If you’re thinking about renovating, the first step should be getting your finances together.
Refinancing is essentially replacing your old mortgage with a new one. This doesn’t mean your debt is erased (we wish!) but you can package your loan into a better deal to meet your current needs. If you’ve already bought a home and are paying off a mortgage, your next big spend — such as a new car or a renovation — can provide the best opportunity to review your finances and ensure you’re getting the best deal.
Refinancing can help you reap the benefits of the latest mortgage and credit products, from lower interest rates to more personalised features.
We spoke to the experts at Newcastle Permanent Building Society to get some straight-shooting, customer-focused advice for financing your renovation.
1. Why should I refinance before renovating?
Renovating tends to cost tens or hundreds of thousands of dollars, which means you’ll most likely have to chip into your existing mortgage or take out a new loan to cover the cost. Refinancing at this time means you can get the money needed at a better rate.
“It’s a good way to obtain the extra funds you need to complete your renovations at a cheaper interest rate than say a personal loan,” Newcastle Permanent head of customer lending Greg Hooper says.
“Also, customers might be able to take advantage of more competitive rates than what they are on with their current financial institution. Plus, [they could] take advantage of cashback offers that might apply when refinancing.”
2. What is involved in refinancing?
Refinancing isn’t as complicated as you may think and can be similar to any loan application — or potentially less so.
The first step is to do some research and contact some reputable lenders who will let you know your best approach. Newcastle Permanent was recently awarded Best Bank in Australia by Forbes magazine and is a customer-owned mutual bank, meaning it doesn’t answer to shareholders. With customers at the forefront, they can answer your questions to help you decide what’s best for your personal finances.
“We have prompt turnaround times from submission of application to outcomes of generally 24 to 48 business hours,” Hooper says. “The whole process from application to settlement can be on average between two to three weeks.”
3. Do I need to combine all my finances with one lender?
Not necessarily, but choosing one lender for your home loan and banking is generally more straightforward as it simplifies your finances and there are often incentives to do so.
“If you have all your lending with one institution, it can make it simpler and easier to borrow additional funds using the equity in your assets,” Hooper suggests.
“Using the equity in your property to fund major purchases, such as cars, caravans, renovations and so on, will likely mean a lower rate than a personal loan.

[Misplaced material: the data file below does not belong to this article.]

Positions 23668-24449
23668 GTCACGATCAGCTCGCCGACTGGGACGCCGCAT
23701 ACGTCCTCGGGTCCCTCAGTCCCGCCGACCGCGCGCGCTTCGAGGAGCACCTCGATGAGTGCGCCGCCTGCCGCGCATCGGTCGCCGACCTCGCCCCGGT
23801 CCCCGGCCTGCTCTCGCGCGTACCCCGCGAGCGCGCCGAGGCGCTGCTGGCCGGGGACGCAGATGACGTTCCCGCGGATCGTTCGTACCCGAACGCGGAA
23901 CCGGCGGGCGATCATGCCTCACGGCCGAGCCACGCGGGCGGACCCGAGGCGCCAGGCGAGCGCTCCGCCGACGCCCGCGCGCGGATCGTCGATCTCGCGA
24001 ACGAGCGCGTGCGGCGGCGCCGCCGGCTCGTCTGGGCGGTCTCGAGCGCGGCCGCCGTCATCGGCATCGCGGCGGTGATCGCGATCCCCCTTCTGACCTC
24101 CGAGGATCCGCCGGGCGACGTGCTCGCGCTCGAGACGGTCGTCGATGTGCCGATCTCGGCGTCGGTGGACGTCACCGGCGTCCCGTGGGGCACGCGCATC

“You’ll also have the one lending manager to assist you with your financial needs under the one roof, which can makes things much smoother and easier for customers.”
4. What are some loan features to look out for?
When renovating, you’ll most likely want a loan product that allows you to access funds quickly and easily in order to pay all those contractors, tradespeople, suppliers and so on.
“Offset and redraw facilities are perfect product features when renovating,” Hooper explains. “This gives you the advantage of saving money on interest during this time. All these features can be linked to your internet banking, so it’s easy to move the money around between accounts and to pay the bills.”
He adds that you’ll want to speak with your lender before and after the renovation to find out which solutions are best for your needs and budget.
5. Does everyone need to refinance when renovating?
Not at all. There are many avenues to take and the best one will depend on your personal finances. There may be costs involved, including break costs if you have a fixed rate home loan, so it depends if you can reap the long term benefits of this step.
“When refinancing with intention to renovate, it is important to be mindful of your loan to value ratio (LVR),” Hooper says.
“Lenders Mortgage Insurance (LMI) may apply and it is beneficial to avoid that where possible, or take the additional cost into consideration. You would also need to ensure your new lender is able to facilitate the increase in additional funds and that your income is sufficient to qualify.
“If you can achieve your goal with your current lender and you are happy with your experience then you possibly wouldn’t refinance.”
Having said that, the goal is to get the best deal for you financially and when taking on a new significant monetary burden — like a renovation — refinancing can make a lot of sense long term. Best chat to some trusted banks to find out what’s best for you.
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